If you are concerned that there is not enough fruit forming, it is because most tomato flowers are wind-pollinated and some flowers may form fruit, while others may not. You can get a higher percentage of pollinated flowers by spraying with a product formulated for setting tomato blossoms such as Tomato and Vegetable Blossom Set spray available at your local garden center. Also as the evening as well as daytime temperatures warm, you should be getting more blossoms. If you have not done so yet, make sure you feed your tomatoes with a slow-release or organic fertilizer formulated for vegetables because synthetic fertilizers are often formulated to encourage foliar growth rather than fruiting growth. Also tomato plants need 6-8 hours of full sun per day.
This may be bacterial leaf spot, characterized by black or brown spots that appear on the leaves and streaking on the stems of the plant. Bacterial leaf spot occurs when infected soil is splashed onto the leaves of the basil plant. While there is no fix for bacterial leaf spot, you can minimize the damage by making sure that your basil plants have plenty of air circulation and that they are watered in a way so that the bacteria is not splashed onto the leaves. It is also important not to over water the plants, and be sure the soil drains well.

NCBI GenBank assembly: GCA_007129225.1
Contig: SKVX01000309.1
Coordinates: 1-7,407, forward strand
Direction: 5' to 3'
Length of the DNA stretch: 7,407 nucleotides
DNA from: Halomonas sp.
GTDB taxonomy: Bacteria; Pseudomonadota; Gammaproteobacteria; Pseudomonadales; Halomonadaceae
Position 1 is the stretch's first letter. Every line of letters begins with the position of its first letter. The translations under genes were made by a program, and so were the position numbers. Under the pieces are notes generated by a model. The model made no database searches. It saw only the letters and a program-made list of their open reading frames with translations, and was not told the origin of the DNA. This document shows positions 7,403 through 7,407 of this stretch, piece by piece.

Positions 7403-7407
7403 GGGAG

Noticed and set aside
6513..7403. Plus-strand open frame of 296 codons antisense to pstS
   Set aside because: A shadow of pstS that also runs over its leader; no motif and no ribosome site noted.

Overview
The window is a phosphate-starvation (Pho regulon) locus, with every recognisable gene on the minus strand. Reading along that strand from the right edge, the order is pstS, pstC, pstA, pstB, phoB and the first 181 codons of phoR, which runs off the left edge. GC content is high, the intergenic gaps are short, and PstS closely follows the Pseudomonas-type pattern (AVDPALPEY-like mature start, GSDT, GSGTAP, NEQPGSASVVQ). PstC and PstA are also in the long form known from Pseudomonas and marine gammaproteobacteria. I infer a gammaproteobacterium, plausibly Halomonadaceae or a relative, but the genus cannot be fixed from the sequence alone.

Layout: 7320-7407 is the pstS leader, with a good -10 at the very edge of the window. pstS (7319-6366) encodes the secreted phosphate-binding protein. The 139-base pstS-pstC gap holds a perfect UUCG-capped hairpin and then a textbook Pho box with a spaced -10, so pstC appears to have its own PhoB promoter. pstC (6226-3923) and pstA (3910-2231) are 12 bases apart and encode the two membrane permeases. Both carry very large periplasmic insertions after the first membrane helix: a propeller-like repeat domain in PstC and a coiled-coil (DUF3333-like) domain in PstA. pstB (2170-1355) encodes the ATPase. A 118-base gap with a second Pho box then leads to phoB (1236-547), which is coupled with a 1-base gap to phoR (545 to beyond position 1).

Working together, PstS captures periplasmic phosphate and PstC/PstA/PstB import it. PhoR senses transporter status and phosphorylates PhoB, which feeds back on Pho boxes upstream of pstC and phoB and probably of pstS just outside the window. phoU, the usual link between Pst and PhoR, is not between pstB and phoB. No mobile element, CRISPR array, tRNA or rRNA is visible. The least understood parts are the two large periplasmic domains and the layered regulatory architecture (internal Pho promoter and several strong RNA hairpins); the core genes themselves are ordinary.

You might consider replacing this plant with a new one. If you choose to use the same pot, as a precaution you'll want to remove and discard this potting soil and wash the pot with hot, soapy water before using it again.
It's early days for these lettuce seedlings so don't give up on them. They look weak and spindly, but we're guessing that it's because they are indoors at this point. Harden them off soon by putting them outside in a shaded location during the day for the next week, bringing them in at night. After that week, transplant them into the garden. Although they may show some shock when exposed to "the real sunshine" they should recover - water them when the soil looks and feels dry and fertilize with the liquid organic fertilizer of your choice. They should be fine once they have room to stretch their roots and are toughened up by the conditions outdoors. Plants raised inside are always kind of wimpy because they aren't made strong by the wind and other environmental stresses.